The Violin Channel recently caught up with Jindong Cai, Artistic Director of the China Now Music Festival.
This December will see the third edition of US-China Music Institute of Bard College Conservatory of Music's China Now Music Festival. Can you tell us about this edition? How did you adapt to the COVID-19 situation?
When we realized back in March that we would likely have to cancel all live performances for potentially the rest of the year, if not longer, we quickly decided that we would hold this year's festival completely online. We also knew we wanted to focus on "China and Beethoven" for this edition since it is the 250th anniversary of the composer’s birth.
Beethoven holds a unique and historic importance in China. His legacy is about someone who persevered and successfully overcame so much adversity in life. That is something that so many of us around the world can relate to this year, as we deal with the many challenges of the pandemic. We thought it would be a wonderful gift to share this positive message of hope with as many people as possible.
We saw that transitioning to an online format would provide us with not only new opportunities to engage even more amazing performers from across the U.S. and China who could contribute remotely, but also to reach and connect the festival to a truly global audience, since anyone can sign up to attend from wherever they are for free.
The festival is part of the Chinese Music Development Initiative. Can you tell us about its main goals and missions?
In the 21st century, China has become a powerhouse for Western classical music. There are new concert halls, opera houses, orchestras, music schools, and music compositions being created every year in China.
The Chinese Music Development Initiative is a partnership between the US-China Music Institute of the Bard College Conservatory of Music, and the Central Conservatory of Music in Beijing, China. Our main goal is to showcase and explore music from contemporary China in the West.
We’ve created several groundbreaking projects as part of the initiative, including the first degree-granting program in Chinese instrument performance in a U.S. conservatory, an annual conference, and youth programs in Chinese music. Of course, the annual China Now Music Festival shares this mission, as we have been commissioning new orchestral works every year.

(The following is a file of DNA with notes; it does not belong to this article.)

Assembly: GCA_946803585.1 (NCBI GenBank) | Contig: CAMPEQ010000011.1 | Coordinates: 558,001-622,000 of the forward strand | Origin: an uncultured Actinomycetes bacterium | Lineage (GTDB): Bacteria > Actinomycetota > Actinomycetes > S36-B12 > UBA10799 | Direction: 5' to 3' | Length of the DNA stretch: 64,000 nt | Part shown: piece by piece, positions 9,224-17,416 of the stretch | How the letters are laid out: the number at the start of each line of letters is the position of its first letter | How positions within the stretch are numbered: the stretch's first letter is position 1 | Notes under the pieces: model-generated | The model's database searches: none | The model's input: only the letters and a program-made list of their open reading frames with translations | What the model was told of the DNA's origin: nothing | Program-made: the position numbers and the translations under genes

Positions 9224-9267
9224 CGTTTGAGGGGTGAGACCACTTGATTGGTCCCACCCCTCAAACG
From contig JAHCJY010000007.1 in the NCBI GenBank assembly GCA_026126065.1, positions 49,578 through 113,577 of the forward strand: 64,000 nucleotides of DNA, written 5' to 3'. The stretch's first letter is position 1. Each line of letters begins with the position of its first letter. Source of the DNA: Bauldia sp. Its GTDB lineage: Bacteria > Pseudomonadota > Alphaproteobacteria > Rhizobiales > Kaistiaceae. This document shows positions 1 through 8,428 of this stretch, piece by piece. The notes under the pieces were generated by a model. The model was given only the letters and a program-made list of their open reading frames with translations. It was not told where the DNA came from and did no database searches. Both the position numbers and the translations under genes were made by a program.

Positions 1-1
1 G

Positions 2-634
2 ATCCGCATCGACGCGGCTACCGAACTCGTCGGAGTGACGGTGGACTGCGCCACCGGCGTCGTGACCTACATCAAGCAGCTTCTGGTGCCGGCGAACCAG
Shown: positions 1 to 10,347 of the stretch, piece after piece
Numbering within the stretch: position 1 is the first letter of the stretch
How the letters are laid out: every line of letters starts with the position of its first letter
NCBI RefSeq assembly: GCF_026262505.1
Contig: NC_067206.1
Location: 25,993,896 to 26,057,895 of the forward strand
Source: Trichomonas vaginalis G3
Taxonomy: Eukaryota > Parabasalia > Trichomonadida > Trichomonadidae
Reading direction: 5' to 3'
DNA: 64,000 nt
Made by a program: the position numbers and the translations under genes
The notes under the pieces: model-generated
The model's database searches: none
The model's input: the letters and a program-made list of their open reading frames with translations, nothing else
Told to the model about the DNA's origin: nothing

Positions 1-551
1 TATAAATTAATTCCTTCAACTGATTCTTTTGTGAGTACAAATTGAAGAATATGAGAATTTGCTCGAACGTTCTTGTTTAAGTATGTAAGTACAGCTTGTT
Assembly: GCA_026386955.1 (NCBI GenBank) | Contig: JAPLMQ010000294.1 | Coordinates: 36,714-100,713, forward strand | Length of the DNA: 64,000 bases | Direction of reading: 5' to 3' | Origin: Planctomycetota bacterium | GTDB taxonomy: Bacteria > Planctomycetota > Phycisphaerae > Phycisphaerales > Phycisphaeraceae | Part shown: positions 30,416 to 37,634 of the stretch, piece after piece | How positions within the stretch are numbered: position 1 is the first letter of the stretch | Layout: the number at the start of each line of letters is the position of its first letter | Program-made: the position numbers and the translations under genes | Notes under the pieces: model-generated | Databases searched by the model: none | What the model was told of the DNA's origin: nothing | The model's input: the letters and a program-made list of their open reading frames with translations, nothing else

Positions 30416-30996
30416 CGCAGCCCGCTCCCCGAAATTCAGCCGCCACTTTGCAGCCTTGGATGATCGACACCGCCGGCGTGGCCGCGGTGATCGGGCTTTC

How important is western classical music in China?
Western classical music is just as important in China as it is in the West. People love to listen to classical music there. But one difference is that, in China, there are more and more young people listening to classical music.
What can listeners expect to hear at this year’s festival?
This year's festival program is especially rich and diverse. In addition to wonderful concerts and performances, there will be discussions and lectures with leading musicians and authors, conversations with producers of theatrical productions about Beethoven in China, special film screenings of documentaries, and so much more.
On December 11th at 7:30pm EST, our opening event, "China’s Sage of Music," is a concert and lecture where I will trace the story of Beethoven’s ascent into the cultural imagination of China. Bard College President Leon Botstein will share remarks on Beethoven’s universal appeal and enduring relevance, followed by performances by Bard’s The Orchestra Now and the Shanghai Youth Philharmonic.
On December 12th at 8pm EST, our "Beethoven in China" webinar will feature China Institute’s Renwen Society hosting me in a webinar discussion in Mandarin Chinese talking about my book "Beethoven in China: How the Great Composer Became an Icon in the People’s Republic."